Study Suggests Virtual Reality Technology Could Help Relieve Chronic Pain

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The Law Of... dealing with chronic pain

A recent study published by researchers at Anglia Ruskin University has suggested that virtual reality (VR) technology that simulates feelings similar to an out of body experience could be used to alleviate the symptoms of chronic pain.

Researchers used VR to provide a full body illusion (FBI)

Looking at the details of the study, Lisa Wright – Associate and Chartered Legal Executive at Simpson Millar – explains the debilitating nature of chronic pain.

Full Body Illusion (FBI)

The study included a number of participants that were suffering from conditions that caused chronic pain, including sufferers of osteoporosis, sciatica, back pain, and fibromyalgia.

Researchers used VR to provide a full body illusion (FBI), which is akin to a virtual out-of-body experience, to discover whether a multisensory response to chronic pain could change the way chronic pain is treated.

Participants used VR headsets to view a virtual body that represented their own, before both synchronous and asynchronous stimulation to their backs and collarbone.

Once the FBI was complete, the strength of the illusion provided by VR technology and the feeling of pain in participants were measured with self-report questionnaires.

Reducing Chronic Pain

On average, participants in the study reported a 37% reduction in the intensity of pain, highlighting that high-level multisensory body representations, in this case VR body illusions, can affect the perception of pain.

Researchers explained their reasoning for the study by pointing to older publications that highlighted that FBIs have a range of effects on a body's physiology, as such they hoped that giving sufferers of chronic pain ownership of a virtual body would help them feel that they are located outside of their own body, in turn reducing the intensity of their pain.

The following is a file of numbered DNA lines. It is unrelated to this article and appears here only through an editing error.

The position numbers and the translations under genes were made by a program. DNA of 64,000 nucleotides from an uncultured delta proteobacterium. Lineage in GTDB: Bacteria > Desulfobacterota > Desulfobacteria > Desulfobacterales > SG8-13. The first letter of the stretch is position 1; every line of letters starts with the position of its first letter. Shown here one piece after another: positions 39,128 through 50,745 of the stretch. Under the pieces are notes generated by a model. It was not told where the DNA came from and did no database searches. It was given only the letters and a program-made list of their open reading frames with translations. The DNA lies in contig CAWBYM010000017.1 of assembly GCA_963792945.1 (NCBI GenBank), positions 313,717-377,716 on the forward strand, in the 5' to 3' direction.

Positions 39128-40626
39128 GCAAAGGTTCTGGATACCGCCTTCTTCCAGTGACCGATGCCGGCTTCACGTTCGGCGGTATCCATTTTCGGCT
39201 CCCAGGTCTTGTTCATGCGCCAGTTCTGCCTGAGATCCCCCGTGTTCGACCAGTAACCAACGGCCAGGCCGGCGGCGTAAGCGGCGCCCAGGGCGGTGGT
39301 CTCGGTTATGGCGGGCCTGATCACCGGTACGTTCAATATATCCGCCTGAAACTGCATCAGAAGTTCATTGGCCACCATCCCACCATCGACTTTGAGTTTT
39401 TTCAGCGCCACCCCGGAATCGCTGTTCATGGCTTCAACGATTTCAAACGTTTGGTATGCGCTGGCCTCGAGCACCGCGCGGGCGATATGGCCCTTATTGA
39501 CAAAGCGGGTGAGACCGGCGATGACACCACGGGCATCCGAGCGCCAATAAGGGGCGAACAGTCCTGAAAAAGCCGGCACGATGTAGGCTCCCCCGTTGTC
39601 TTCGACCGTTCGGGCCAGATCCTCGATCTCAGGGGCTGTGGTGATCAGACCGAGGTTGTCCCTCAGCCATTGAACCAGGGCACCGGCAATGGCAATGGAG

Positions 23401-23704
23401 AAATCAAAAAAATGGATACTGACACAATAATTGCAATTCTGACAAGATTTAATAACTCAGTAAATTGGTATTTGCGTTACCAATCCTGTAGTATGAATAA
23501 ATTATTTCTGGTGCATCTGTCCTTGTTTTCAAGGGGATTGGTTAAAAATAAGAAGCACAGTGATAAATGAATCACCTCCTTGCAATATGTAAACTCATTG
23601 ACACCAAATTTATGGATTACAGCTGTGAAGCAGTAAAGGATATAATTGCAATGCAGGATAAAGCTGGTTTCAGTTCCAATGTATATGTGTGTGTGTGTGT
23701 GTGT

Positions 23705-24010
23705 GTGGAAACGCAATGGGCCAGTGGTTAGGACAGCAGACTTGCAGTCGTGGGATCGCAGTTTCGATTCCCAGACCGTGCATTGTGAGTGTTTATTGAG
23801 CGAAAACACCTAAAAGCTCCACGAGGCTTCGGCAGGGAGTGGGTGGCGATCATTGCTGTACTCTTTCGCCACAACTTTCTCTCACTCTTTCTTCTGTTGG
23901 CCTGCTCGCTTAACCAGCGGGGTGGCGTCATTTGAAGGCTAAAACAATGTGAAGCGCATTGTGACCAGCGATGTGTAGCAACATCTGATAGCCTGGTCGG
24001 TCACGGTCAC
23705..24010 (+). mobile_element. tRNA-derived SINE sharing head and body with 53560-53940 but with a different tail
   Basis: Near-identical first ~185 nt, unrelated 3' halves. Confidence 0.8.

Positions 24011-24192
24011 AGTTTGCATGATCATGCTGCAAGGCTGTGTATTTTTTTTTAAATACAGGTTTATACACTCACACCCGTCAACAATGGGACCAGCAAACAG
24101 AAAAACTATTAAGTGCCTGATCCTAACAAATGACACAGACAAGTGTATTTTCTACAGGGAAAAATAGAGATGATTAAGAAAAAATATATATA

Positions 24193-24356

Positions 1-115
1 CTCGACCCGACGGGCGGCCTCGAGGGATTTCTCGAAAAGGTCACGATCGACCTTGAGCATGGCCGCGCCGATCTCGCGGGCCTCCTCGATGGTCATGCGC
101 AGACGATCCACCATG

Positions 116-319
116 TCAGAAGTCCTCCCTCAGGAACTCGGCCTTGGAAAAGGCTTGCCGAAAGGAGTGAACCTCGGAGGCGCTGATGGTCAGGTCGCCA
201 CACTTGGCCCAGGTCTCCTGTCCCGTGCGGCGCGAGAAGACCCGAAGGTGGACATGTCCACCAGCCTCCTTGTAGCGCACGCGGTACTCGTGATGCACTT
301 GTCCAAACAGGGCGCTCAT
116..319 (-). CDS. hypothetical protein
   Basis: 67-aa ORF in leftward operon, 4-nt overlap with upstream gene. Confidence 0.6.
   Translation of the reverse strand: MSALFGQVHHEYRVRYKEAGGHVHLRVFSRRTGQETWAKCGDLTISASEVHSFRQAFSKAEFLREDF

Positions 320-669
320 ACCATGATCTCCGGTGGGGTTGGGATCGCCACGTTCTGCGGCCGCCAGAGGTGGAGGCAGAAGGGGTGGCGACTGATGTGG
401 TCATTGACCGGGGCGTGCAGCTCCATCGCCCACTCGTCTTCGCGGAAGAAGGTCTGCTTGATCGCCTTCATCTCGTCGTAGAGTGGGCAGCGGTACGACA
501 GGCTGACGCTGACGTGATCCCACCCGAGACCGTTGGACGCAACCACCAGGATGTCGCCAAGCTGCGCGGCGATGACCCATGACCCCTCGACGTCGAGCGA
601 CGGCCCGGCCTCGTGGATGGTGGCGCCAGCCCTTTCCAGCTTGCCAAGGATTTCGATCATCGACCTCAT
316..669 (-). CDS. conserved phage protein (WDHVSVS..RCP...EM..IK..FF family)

The out of body experiences simulated in this study use a lot of technology that is available to high street consumers, meaning that the body illusion used to reduce the severity of chronic pain could be replicated in a sufferer's own home.

With chronic pain being a somewhat under-represented societal issue, any additional insight or analysis on treating such pain should be welcomed, as Lisa explains:

"Chronic pain has such a debilitating effect on sufferers that there is a huge demand for new research into alternative treatments that could alleviate the intensity of pain for sufferers."

"While there are a number of pain relief options available to sufferers of chronic pain, with NHS Pain Management Centres designed to advise patients on these very options, it is encouraging to see the use of new technology in combatting chronic pain."

"It seems as though this is the first step in a new field of research on the topic and I suspect that the positive results from this study will encourage other researchers to look into the area and submit further analysis on the topic of alternative treatments for chronic pain."


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